A History of the World in Six Glasses

Why are beverages so important in our lives and how do they shape us?

 

 

 

 

 

Without water we couldn’t live nor could we have created the other beverages we enjoy…it started to become widely contaminated, therefore we created other thirst quenching beverages.

To drink from the same glass was considered social and polite years ago. Now, the action of touching glasses or saying “Cheers” resembles the act of sharing a glass.

Plato stated that drinking with someone at a symposium is in fact the simplest, fastest, and most reliable test of someone’s character. Alcohol has the power to invoke supernatural forces and is filled with vitamins and minerals that cures what ails you.

Beer: was a gift from the gods; “banquet” means the “place of beer and bread,” associated with friendly, unpretentious social interaction; meant to be shared; staple drink of working man.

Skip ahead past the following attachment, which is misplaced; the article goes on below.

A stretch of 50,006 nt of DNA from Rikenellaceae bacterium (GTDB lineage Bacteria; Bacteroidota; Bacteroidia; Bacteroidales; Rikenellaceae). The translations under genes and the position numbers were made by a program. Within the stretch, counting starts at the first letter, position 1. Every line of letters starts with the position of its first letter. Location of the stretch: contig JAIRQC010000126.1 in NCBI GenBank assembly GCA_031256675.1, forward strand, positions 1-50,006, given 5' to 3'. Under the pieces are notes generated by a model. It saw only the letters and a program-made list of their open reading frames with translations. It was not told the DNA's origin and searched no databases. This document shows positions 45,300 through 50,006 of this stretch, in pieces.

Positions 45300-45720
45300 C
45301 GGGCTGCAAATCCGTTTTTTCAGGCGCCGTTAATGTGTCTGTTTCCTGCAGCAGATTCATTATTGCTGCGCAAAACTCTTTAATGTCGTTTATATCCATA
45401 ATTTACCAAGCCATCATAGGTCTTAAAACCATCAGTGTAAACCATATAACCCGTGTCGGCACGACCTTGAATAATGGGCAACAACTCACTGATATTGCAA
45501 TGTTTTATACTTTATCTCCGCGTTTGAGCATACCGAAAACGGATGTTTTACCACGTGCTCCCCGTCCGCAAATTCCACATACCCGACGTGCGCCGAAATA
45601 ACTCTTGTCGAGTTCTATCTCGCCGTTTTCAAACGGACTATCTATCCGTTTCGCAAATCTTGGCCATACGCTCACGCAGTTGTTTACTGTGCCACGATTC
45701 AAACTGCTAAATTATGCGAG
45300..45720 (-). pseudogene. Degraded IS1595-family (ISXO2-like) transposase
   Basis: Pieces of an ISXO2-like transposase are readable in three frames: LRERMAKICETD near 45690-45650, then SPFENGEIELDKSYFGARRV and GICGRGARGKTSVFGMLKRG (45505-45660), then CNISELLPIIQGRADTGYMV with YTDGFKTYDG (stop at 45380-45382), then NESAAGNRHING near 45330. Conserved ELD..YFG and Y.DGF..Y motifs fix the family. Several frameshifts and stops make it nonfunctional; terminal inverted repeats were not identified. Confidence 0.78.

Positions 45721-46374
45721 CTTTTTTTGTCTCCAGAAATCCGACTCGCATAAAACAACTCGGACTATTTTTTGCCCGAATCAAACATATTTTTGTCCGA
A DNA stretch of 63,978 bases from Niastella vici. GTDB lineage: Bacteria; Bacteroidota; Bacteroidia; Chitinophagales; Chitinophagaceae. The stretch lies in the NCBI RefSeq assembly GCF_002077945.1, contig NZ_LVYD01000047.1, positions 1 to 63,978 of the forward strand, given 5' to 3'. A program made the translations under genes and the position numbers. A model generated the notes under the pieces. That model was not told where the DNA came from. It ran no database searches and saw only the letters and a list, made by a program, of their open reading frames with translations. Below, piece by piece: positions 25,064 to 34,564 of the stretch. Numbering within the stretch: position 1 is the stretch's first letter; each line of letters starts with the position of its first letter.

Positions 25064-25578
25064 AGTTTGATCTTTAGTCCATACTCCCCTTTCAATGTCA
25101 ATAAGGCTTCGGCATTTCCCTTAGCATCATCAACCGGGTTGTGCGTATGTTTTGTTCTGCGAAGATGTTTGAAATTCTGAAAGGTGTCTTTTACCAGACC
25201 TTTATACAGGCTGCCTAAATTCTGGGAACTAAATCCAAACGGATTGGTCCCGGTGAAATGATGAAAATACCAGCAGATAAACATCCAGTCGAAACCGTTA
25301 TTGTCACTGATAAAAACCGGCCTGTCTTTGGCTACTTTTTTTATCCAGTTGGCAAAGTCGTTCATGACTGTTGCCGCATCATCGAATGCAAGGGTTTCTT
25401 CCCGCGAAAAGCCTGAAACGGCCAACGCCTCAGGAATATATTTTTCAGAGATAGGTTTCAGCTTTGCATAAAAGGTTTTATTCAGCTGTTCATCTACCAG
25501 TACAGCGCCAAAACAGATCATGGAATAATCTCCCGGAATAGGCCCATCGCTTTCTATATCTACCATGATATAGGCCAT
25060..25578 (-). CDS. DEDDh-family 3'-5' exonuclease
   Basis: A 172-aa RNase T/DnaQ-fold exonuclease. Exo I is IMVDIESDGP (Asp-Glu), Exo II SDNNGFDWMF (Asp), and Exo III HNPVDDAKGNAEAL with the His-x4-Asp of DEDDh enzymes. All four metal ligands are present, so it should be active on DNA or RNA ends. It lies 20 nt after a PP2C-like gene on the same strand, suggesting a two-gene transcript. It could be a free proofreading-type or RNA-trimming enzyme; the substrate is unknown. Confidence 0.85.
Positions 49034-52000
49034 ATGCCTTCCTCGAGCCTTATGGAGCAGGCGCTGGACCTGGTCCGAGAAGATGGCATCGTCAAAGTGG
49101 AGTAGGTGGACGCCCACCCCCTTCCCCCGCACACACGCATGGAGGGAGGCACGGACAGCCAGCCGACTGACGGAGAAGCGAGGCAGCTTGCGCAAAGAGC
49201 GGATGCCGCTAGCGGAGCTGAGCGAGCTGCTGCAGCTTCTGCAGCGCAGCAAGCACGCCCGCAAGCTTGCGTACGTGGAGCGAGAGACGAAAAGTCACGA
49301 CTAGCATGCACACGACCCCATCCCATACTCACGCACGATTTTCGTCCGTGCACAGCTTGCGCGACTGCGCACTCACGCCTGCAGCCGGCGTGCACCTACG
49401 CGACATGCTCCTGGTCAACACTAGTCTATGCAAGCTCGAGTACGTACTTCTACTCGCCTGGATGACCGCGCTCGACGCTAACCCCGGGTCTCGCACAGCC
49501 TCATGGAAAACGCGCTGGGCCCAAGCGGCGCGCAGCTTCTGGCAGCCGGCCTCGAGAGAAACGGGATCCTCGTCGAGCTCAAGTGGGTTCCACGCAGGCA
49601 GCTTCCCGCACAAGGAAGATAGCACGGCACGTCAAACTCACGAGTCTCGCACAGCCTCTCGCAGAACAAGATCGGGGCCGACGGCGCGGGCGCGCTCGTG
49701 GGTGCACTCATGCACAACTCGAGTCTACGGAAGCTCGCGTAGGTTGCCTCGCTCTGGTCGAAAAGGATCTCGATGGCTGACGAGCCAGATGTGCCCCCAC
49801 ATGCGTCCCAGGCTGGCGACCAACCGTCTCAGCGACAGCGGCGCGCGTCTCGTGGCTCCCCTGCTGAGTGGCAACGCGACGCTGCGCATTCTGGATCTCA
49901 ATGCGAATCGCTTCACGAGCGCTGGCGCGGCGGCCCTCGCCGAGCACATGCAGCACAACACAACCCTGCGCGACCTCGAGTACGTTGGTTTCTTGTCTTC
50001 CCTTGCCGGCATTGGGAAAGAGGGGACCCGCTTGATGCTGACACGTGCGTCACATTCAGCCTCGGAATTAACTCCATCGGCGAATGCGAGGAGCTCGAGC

Wine (universal staple): only the elite could afford to drink it; associated with emblems of power, prosperity, and privilege; synonymous with civilization and refinement; has power to clean and purify; it reveals what is hidden; prolongs life, clears away ill humor, maintains youth.

Rum: strengthened the connection between spirits, slaves, and sugar; nicknamed as Kill Devil and Rumbullion (a brawl or violent commotion) because of the outcome when people drink too much of it; John Adams wrote “…molasses was an essential ingredient in American independence.

Whiskey: un pretentious drink associated with independence and self sufficiency. Not an everyday staple, but for getting drunk.

Coffee: promoted sharpness and clarity of thought; preferred drink of scientists, intellectuals, merchants, and clerks. Coffee houses facilitate information exchange, used at ad hoc offices, and meeting rooms.

Tea: Japanese tea ceremony is immensely intricate and a mystical ritual. Britain urged everyone to drink it daily and every hour, and to increase consumption especially if you are ill.

Coca-Cola: leaves of the coca plant known as the “divine plant of the Incas.” Brain Tonic, cure for sick headache, neuralgia, hysteria, and melancholy. Linked to patriotism, support for WWII war effort, freedom, democracy, and free market capitalism.

History of the World in 6 Glasses, Book by Tom Standage